The Viper, on the other hand, has clearly struggled in its latest form. June volume slid 63% to just 36 units. As for the Chevrolet Corvette, sales are booming, with 2723 sold in June and 17,744 in the first half, making it more popular than the Audi TT, BMW Z4, Jaguar F-Type, Mercedes-Benz SLK, Porsche Boxster, Porsche Cayman, and Porsche 911 combined.

6 mos.
6 mos.
Chevrolet Camaro
7721 7236 +6.7% 46,672 42,312 +10.3%
Dodge Challenger
4377 5101 -14.2% 26,281 29,982 -12.3%
Ford Mustang
7631 9243 -17.4% 44,231 43,111 +2.6%
21,580 -8.6% 117,184 115,405 +1.5%
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Want A Ford Fusion 6-Speed Manual? Too Late. Fri, 11 Jul 2014 14:37:55 +0000 412x550ximage_2-412x550.jpeg.pagespeed.ic.bR00leczoj

Ford’s confusing strategy of pairing a 6-speed manual 1.6L Ecoboost and a 1.5L Ecoboost automatic on the Fusion just got a bit easier to understand. There’s only one choice now.

Reports say that the three-pedal Fusion is now dead, with the 1.5L engine the sole option for the Fusion’s smaller Ecoboost trim levels. Given what must be an absurdly low take rate, this is hardly surprising.

Last year, Bark M managed to take one for what may be our first Reader Ride Review. It might be the only independent account you’ll ever see of this car.

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Capsule Review: 2014 Ford Fiesta SE 1.0 liter EcoBoost Wed, 09 Jul 2014 12:30:50 +0000 2015 ford fiesta se ecoboost front 34

Enthusiasts, rejoice! Ford has what you have been asking for – a low-priced economical vehicle with a proper manual transmission (it’s the only choice!) and turbo power. Those two important features are in a car that is not completely stripped down, either! Yes, you can stream music from your fancy phone and open the windows by pressing buttons. But does this combination make the 3-cylinder Fiesta a game changer?

2015 ford fiesta se ecoboost engine

For an extra $995 over the regular 1.6-liter 4-cylinder, the Fiesta SE gives you a 1.0-liter 3-cylinder EcoBoost (marketing term for a direct-injection and turbo/intercooler) engine. That engine produces three more horsepower and 13 more torques for a total 123hp and 125 lb-ft. Not surprisingly, the fuel economy increases to 31mpg in the city and 43mpg on the highway. While those are good numbers, they are certainly not changing any games. For comparison 2015 Honda Fit gets 31/41mpg, Toyota Yaris 30/37, Nissan Versa Note 31/40, and the Mitsubishi Mirage 37/44.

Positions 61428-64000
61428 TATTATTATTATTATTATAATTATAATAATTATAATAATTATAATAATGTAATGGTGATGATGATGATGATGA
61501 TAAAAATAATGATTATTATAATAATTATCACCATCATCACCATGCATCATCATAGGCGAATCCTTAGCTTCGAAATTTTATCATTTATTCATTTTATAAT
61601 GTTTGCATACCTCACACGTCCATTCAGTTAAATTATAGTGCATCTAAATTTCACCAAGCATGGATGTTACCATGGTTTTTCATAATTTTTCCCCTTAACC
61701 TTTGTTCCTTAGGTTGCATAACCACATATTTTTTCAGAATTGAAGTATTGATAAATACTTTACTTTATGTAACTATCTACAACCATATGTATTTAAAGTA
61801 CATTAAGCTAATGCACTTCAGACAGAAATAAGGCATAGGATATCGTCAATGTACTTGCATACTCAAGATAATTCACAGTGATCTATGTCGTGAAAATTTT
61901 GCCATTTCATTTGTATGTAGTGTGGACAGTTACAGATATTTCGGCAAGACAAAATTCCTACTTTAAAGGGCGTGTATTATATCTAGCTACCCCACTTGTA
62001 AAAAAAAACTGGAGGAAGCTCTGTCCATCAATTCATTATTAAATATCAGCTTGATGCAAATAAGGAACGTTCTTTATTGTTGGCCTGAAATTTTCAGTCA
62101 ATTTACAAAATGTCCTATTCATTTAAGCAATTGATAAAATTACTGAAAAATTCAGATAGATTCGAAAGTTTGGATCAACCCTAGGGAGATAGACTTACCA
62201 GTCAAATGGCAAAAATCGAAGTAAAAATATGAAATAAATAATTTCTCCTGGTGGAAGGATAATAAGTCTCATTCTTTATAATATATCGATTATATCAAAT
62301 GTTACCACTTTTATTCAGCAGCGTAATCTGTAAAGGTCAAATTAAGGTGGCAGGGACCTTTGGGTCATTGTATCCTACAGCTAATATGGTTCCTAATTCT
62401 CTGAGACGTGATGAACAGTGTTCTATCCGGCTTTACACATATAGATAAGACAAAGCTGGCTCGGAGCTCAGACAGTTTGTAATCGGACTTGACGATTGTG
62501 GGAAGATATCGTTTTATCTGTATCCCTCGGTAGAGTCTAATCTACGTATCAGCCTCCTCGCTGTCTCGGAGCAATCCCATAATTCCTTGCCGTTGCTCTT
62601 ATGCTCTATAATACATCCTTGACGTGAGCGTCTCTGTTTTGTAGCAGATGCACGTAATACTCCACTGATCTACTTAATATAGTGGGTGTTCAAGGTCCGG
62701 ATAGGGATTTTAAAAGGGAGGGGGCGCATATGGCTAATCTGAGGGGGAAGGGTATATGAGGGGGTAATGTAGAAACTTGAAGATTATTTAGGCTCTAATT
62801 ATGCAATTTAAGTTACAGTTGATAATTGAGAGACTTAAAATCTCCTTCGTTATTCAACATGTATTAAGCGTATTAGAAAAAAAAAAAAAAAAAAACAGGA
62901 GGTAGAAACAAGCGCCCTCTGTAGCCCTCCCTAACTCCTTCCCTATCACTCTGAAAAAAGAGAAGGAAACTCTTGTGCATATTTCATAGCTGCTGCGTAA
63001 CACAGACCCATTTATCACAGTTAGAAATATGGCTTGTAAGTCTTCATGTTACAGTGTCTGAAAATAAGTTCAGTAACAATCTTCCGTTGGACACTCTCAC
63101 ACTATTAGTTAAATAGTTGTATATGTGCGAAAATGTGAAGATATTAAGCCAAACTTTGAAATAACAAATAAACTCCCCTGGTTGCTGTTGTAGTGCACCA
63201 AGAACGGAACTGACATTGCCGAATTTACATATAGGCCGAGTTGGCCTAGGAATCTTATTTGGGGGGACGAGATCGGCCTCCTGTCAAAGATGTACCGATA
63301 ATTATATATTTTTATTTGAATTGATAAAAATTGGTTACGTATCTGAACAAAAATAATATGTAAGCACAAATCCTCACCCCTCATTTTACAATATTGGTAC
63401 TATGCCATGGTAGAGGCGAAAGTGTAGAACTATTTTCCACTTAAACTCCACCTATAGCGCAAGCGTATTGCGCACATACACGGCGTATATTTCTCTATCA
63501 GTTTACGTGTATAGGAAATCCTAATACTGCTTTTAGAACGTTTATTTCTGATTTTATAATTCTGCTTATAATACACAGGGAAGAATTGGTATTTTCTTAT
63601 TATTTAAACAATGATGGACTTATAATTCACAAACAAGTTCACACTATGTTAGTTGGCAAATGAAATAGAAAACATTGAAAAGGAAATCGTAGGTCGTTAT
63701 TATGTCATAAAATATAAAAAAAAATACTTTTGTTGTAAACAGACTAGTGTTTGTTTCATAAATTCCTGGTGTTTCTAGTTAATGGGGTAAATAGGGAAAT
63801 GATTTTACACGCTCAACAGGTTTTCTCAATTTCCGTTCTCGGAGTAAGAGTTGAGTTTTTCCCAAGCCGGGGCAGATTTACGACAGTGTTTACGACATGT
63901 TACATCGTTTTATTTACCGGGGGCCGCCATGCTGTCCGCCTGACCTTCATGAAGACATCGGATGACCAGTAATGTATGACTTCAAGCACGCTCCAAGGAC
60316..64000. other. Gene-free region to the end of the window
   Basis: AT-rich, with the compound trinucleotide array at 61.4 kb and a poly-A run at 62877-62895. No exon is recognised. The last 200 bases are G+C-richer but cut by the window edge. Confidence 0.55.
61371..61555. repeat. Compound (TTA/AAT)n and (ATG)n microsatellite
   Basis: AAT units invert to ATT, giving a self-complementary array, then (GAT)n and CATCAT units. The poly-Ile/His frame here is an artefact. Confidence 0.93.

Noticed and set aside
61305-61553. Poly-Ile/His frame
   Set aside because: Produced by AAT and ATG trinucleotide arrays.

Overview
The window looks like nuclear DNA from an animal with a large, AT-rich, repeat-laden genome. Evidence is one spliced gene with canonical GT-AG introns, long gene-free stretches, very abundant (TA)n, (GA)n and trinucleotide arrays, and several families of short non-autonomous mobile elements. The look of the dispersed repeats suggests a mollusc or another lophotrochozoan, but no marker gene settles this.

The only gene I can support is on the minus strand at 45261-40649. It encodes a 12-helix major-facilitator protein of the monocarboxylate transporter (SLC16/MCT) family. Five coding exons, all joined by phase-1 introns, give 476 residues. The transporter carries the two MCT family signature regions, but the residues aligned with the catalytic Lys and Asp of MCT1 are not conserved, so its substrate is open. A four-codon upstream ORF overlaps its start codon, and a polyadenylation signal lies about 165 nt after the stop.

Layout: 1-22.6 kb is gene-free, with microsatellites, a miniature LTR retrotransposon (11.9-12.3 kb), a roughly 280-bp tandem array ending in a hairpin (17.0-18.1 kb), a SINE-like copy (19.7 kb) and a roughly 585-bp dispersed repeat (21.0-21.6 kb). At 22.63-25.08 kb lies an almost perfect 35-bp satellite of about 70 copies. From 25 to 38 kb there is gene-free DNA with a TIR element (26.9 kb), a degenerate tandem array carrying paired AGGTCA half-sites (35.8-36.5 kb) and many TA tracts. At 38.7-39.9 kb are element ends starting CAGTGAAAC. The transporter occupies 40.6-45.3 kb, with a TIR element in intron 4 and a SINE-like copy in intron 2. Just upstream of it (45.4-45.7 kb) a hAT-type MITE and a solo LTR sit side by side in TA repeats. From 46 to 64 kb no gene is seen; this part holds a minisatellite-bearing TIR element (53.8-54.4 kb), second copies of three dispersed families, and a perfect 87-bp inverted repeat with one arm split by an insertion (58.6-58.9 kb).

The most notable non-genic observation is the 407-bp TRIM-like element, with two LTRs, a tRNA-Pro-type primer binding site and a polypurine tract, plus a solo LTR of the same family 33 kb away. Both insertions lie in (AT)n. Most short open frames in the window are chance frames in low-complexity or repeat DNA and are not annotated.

Even with the improved fuel economy, it is unlikely that the additional cost of the engine would make sense to most casual buyers. Furthermore, the lack of an available automatic transmission is likely to keep most buyers away, which leaves two kinds of potential buyers: cheapskates and enthusiasts. Cheapskates are out, they’ll just buy the Fiesta S. That leaves you, the enthusiasts who are reading this.

2015 ford fiesta se ecoboost details

This is a slow car, yet the engine begs to be red-lined in every gear. You can drive it like a total hooligan and not get into an ounce of trouble. While this may have an adverse effect on the fuel economy, it is fun and perfect for those who treat the accelerator like an on/off switch. The shifter is smooth and the clutch pedal is light – if you stall out in this car you should just quit saving the manuals.

That said, the Romanian-built cast iron motor in this Mexican-built car is very slow reving, as if someone intentionally bolted up a heavy flywheel to it. Get caught in the wrong gear, especially around slow city turns where downshifts into first gear may be required, and you’ll be inching along with your foot to the floor. On the highway it is surprisingly frisky, but still requiring a lot of shifting.

Common sense would dictate that a vehicle designed with the enthusiast in mind would come with perhaps a sport tuned suspension, but that is not the case here. While the engine is not overpowering the chassis, there is nothing sporty about this car’s handling. Further confusing the potential enthusiast buyer is the fact that this engine cannot be combined with the upscale versions of SYNC (Aux and USB audio inputs are there), aluminum wheels, or an upgraded interior trim which is available on the four-banger SE. This should have you scratching your head.

2015 ford fiesta se ecoboost interior dash

The interior, even without the mentioned features, is surprisingly nice. All materials are pleasing to the eyes and to touch, the seats are well padded and generally very comfortable. There is plenty of room in the front but those over six feet tall will, not surprisingly, complain when seated in the back seat. The rear seats folds down, 60:40 split, but the opening to the trunk is rather small so only flat parcels will fit. There are some typical Ford-esque ergonomic issues with the Euro-flavored dash, specifically the tiny diamond-shaped radio buttons. The center radio display and its controls seem pretty dated, too.